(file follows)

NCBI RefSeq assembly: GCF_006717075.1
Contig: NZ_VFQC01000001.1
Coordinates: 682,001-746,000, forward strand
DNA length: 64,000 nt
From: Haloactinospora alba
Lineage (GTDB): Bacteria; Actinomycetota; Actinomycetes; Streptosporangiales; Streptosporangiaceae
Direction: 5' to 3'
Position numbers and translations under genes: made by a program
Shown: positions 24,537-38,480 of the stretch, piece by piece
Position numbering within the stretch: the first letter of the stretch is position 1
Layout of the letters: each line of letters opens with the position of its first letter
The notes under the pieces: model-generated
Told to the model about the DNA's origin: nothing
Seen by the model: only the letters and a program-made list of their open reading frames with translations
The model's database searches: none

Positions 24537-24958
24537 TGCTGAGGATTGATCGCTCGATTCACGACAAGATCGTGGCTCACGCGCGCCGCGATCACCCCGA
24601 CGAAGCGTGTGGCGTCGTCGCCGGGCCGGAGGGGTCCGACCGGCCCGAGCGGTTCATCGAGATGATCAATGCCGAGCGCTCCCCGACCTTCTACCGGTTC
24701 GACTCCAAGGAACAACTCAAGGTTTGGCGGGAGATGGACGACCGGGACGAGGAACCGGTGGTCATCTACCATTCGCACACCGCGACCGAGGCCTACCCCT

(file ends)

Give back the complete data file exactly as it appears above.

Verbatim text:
NCBI RefSeq assembly: GCF_006717075.1
Contig: NZ_VFQC01000001.1
Coordinates: 682,001-746,000, forward strand
DNA length: 64,000 nt
From: Haloactinospora alba
Lineage (GTDB): Bacteria; Actinomycetota; Actinomycetes; Streptosporangiales; Streptosporangiaceae
Direction: 5' to 3'
Position numbers and translations under genes: made by a program
Shown: positions 24,537-38,480 of the stretch, piece by piece
Position numbering within the stretch: the first letter of the stretch is position 1
Layout of the letters: each line of letters opens with the position of its first letter
The notes under the pieces: model-generated
Told to the model about the DNA's origin: nothing
Seen by the model: only the letters and a program-made list of their open reading frames with translations
The model's database searches: none

Positions 24537-24958
24537 TGCTGAGGATTGATCGCTCGATTCACGACAAGATCGTGGCTCACGCGCGCCGCGATCACCCCGA
24601 CGAAGCGTGTGGCGTCGTCGCCGGGCCGGAGGGGTCCGACCGGCCCGAGCGGTTCATCGAGATGATCAATGCCGAGCGCTCCCCGACCTTCTACCGGTTC
24701 GACTCCAAGGAACAACTCAAGGTTTGGCGGGAGATGGACGACCGGGACGAGGAACCGGTGGTCATCTACCATTCGCACACCGCGACCGAGGCCTACCCCT